This was tested. Result was excellent
Do white variation (will be harder, flow even less, lower expansion)
-Print recipe for 2000 g
The lessons are:
-Test your glazes thoroughly
-Replace the problem materials
-Make sure they fit your clay
-Keep a good audit trail of your tests, use code numbers and pictures. Do it at insight-live.com.
A Low Cost Tester of Glaze Melt Fluidity
This device to measure glaze melt fluidity helps you better understand your glazes and materials and solve all sorts of problems.
Every glossy ceramic glaze is actually a base transparent with added opacifiers and colorants. So understand how to make a good transparent, then build other glazes on it.
Crazed ceramic glazes have a network of cracks. Understanding the causes is the most practical way to solve it. 95% of the time the solution is to adjust the thermal expansion of the glaze.
Glaze chemistry is the study of how the oxide chemistry of glazes relates to the way they fire. It accounts for color, surface, hardness, texturem, melting temperature, thermal expansion, etc.
YouTube channel for Tony Hansen
Insight-Live.com Overview Video
G2926B - Cone 6 Whiteware/Porcelain Transparent Base Glaze
A base transparent glaze recipe created by Tony Hansen for Plainsman Clays, it fires high gloss and ultra clear with low melt mobility.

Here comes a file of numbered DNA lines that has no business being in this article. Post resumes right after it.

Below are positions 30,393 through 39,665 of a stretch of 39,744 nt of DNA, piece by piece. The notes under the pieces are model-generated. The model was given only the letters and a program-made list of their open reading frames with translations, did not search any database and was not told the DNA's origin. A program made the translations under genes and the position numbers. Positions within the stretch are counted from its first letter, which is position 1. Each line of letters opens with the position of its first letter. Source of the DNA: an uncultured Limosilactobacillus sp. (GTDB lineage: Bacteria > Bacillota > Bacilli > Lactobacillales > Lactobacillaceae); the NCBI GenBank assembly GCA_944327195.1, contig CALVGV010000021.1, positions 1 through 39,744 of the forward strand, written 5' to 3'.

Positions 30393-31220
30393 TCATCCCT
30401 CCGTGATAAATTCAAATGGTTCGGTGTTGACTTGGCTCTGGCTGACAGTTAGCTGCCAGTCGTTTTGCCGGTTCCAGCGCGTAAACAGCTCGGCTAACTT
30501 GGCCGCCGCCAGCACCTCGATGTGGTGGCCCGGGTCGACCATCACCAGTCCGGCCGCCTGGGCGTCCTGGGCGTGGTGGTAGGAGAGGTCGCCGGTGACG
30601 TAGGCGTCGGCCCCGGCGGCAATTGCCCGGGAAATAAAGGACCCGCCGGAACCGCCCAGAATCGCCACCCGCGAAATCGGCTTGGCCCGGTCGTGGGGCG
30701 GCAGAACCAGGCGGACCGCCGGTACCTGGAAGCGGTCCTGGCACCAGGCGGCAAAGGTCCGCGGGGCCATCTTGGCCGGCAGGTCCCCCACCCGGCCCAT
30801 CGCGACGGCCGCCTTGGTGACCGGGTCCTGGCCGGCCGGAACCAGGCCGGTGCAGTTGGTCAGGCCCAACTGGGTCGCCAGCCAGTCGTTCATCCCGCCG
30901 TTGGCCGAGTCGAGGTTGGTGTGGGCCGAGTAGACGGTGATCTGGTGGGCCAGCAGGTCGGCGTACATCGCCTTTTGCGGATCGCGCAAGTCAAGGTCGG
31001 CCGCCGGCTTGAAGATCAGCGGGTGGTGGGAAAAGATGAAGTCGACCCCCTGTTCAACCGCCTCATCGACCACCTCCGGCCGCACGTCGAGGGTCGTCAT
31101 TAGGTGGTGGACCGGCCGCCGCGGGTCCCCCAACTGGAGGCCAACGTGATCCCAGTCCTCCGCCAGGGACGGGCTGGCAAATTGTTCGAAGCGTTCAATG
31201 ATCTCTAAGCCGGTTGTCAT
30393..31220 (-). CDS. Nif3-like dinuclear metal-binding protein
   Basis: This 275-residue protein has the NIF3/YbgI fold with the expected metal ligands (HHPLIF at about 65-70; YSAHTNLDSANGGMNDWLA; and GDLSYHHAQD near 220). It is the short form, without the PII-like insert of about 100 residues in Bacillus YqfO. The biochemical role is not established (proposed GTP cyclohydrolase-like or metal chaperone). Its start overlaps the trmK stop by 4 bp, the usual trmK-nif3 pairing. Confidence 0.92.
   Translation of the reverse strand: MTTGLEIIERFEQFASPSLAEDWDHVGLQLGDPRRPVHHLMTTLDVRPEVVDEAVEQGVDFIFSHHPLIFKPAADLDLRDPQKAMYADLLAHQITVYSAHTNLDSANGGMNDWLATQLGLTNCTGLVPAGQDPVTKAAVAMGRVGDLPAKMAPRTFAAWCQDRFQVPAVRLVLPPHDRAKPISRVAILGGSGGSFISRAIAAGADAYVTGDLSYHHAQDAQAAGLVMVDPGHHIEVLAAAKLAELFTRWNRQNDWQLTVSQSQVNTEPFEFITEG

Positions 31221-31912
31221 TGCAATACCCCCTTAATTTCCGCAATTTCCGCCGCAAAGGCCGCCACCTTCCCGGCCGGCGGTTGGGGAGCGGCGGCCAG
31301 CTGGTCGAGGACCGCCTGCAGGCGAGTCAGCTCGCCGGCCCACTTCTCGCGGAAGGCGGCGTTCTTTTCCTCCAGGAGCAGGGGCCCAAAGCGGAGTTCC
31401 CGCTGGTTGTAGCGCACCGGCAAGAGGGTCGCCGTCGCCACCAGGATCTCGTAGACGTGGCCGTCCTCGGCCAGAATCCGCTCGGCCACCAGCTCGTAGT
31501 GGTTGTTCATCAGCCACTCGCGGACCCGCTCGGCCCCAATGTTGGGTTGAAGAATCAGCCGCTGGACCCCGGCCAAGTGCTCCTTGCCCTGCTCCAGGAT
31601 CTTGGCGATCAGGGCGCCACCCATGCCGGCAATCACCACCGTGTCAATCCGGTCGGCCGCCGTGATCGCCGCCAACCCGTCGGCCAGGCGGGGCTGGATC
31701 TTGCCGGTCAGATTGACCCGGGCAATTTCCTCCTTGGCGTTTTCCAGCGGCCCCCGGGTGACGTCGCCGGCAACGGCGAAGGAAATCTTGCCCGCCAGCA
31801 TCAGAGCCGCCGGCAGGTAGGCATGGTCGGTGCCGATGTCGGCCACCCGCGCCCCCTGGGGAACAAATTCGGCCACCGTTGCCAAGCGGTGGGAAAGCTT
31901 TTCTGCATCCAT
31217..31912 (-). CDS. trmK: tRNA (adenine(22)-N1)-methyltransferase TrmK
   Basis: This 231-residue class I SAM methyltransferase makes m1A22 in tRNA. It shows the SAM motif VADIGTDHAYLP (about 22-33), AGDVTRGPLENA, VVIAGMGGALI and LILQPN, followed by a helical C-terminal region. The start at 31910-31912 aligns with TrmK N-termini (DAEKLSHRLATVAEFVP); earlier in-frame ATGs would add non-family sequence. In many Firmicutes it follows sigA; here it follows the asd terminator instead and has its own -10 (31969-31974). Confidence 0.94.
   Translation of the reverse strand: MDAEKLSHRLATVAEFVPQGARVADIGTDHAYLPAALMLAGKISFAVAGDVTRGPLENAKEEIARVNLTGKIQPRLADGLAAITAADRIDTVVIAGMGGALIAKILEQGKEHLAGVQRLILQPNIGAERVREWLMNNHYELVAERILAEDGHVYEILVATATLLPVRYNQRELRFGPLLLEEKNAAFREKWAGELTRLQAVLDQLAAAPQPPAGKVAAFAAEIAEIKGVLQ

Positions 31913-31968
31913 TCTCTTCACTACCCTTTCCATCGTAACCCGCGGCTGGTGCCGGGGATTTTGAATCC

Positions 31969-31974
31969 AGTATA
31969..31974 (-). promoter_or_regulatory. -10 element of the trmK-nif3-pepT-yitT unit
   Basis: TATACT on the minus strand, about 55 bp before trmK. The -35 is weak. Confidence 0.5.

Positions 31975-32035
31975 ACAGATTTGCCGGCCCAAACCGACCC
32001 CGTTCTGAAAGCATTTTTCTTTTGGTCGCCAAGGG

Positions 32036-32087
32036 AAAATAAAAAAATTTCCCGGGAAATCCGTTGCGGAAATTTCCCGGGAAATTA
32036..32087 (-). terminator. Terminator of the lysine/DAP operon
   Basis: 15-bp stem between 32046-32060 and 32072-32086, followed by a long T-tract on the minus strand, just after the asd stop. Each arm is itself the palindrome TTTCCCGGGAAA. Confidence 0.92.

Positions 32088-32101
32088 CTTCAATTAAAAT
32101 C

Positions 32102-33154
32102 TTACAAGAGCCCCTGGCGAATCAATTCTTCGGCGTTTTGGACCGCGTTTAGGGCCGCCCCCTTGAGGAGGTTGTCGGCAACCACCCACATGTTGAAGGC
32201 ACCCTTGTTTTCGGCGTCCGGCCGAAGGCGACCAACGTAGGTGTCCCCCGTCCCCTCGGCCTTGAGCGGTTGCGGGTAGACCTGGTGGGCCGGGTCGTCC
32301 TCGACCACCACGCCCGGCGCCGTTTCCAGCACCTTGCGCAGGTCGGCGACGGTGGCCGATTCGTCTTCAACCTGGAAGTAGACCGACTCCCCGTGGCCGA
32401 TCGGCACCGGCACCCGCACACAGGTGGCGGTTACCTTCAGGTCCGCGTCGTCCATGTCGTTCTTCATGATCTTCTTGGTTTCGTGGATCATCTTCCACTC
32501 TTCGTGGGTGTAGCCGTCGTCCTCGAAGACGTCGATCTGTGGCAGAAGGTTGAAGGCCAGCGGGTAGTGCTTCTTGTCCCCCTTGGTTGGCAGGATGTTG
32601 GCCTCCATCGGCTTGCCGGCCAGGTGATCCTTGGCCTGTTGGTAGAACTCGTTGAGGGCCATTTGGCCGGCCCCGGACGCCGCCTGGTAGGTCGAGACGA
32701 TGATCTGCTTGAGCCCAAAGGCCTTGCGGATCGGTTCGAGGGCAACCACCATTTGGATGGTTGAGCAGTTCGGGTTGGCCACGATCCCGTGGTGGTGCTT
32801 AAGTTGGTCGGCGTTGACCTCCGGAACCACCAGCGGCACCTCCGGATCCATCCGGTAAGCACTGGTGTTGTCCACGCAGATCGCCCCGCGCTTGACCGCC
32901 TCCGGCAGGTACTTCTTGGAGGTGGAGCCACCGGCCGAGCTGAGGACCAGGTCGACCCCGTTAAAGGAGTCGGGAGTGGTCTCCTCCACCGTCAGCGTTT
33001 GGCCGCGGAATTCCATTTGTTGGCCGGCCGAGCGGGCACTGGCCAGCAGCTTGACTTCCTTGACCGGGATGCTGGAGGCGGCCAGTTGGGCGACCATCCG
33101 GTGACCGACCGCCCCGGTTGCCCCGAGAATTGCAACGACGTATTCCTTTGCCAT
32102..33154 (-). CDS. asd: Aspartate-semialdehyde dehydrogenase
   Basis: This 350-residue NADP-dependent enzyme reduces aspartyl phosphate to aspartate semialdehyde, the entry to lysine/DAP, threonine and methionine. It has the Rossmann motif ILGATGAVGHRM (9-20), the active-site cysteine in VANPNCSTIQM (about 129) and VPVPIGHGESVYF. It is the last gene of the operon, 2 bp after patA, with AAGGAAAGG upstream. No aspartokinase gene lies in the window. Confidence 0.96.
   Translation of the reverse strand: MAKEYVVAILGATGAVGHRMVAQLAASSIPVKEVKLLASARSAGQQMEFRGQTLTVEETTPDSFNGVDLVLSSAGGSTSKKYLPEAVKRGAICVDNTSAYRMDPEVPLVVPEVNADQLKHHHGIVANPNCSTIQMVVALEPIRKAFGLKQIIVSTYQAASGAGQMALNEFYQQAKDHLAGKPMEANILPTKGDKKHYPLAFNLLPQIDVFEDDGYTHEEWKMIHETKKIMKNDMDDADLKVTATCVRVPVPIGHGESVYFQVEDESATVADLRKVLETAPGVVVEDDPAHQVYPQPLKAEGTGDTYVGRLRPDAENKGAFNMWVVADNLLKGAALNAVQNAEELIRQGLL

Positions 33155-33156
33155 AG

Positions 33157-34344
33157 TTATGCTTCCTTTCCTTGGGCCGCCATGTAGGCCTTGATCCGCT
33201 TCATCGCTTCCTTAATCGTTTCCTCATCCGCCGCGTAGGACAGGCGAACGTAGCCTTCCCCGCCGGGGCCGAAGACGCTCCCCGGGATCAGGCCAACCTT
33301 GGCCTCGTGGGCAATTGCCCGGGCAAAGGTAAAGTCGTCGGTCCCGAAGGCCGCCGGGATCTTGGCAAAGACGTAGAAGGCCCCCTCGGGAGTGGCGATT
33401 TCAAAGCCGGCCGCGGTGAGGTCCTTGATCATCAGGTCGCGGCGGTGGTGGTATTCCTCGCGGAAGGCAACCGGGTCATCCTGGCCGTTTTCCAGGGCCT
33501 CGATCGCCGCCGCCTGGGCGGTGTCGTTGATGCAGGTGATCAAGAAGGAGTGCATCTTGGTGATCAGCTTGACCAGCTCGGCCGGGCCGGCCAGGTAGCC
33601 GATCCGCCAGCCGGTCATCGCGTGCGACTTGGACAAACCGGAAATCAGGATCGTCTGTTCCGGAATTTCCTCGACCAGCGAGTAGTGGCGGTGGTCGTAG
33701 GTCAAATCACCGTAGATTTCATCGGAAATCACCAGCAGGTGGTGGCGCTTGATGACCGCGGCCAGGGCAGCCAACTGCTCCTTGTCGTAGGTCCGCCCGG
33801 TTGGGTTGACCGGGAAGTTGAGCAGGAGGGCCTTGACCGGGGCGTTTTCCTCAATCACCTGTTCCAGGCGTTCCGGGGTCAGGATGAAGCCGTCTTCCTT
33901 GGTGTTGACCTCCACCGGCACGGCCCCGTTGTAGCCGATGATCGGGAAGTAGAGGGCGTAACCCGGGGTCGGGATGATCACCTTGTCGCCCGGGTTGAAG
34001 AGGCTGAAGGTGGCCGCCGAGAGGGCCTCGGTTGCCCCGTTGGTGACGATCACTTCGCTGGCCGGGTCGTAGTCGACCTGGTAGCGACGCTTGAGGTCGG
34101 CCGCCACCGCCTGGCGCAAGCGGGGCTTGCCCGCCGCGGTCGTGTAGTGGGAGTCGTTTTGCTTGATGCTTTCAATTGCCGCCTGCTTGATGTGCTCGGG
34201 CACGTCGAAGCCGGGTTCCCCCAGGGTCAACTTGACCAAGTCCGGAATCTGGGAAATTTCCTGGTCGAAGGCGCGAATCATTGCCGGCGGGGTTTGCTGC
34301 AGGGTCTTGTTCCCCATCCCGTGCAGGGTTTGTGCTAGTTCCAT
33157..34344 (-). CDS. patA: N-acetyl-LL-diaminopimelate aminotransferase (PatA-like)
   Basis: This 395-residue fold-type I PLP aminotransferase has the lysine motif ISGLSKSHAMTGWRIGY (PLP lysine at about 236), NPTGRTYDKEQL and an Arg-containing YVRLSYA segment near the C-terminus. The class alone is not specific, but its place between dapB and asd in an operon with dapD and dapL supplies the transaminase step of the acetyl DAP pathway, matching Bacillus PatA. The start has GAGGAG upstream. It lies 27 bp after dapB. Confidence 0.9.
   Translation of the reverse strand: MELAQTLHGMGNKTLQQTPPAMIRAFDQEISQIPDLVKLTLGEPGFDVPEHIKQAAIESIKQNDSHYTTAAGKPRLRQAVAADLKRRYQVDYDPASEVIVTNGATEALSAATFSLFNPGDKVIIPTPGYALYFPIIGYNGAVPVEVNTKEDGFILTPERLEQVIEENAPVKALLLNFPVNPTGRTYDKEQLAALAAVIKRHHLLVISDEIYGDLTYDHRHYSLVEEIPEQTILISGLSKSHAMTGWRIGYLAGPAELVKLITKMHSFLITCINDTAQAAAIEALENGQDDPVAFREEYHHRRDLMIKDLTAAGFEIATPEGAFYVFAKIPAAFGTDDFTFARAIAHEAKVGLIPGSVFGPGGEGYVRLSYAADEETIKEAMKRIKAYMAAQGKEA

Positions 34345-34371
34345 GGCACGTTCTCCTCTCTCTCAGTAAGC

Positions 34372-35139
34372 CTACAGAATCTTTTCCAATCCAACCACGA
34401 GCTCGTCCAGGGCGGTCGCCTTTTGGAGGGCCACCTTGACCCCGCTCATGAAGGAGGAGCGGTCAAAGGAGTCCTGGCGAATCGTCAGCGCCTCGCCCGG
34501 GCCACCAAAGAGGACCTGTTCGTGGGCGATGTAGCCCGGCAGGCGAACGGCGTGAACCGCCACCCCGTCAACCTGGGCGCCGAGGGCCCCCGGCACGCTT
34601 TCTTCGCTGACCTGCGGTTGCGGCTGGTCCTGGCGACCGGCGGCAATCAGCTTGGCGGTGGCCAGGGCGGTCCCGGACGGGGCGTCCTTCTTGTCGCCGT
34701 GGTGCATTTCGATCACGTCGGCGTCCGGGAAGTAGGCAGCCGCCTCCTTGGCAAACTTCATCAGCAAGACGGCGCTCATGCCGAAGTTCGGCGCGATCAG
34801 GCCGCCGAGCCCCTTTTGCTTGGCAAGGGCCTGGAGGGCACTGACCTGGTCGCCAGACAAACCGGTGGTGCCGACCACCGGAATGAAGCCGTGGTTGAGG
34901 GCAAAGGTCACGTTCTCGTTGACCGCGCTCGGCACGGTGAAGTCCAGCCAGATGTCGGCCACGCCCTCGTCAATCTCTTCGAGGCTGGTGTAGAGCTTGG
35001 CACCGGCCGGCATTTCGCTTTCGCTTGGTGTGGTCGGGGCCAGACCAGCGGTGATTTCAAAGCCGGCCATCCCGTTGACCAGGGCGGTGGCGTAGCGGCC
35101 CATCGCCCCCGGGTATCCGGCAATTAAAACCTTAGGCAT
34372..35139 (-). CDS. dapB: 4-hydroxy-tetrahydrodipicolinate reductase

|Oxides||SiO2 - Silicon Dioxide, Silica|
These cone 6 porcelain mugs have glossy liner glazes and matte outers: VC71 (left) crazes, G2934 does not (it is highlighted using a felt marker and solvent). Crazing, while appropriate on non-functional ware, is unsanitary and severely weakens the ware (up to 300%). If your ware develops this your customers will bring it back for replacement. What will you do? The thermal expansion of VC71 is alot higher. It is a product of the chemistry (in this case, high sodium and low alumina). No change in firing will fix this, the body and glaze are not expansion compatible. Period. The fix: Change bodies and start all over. Use another glaze. Or, adjust this recipe to reduce its thermal expansion.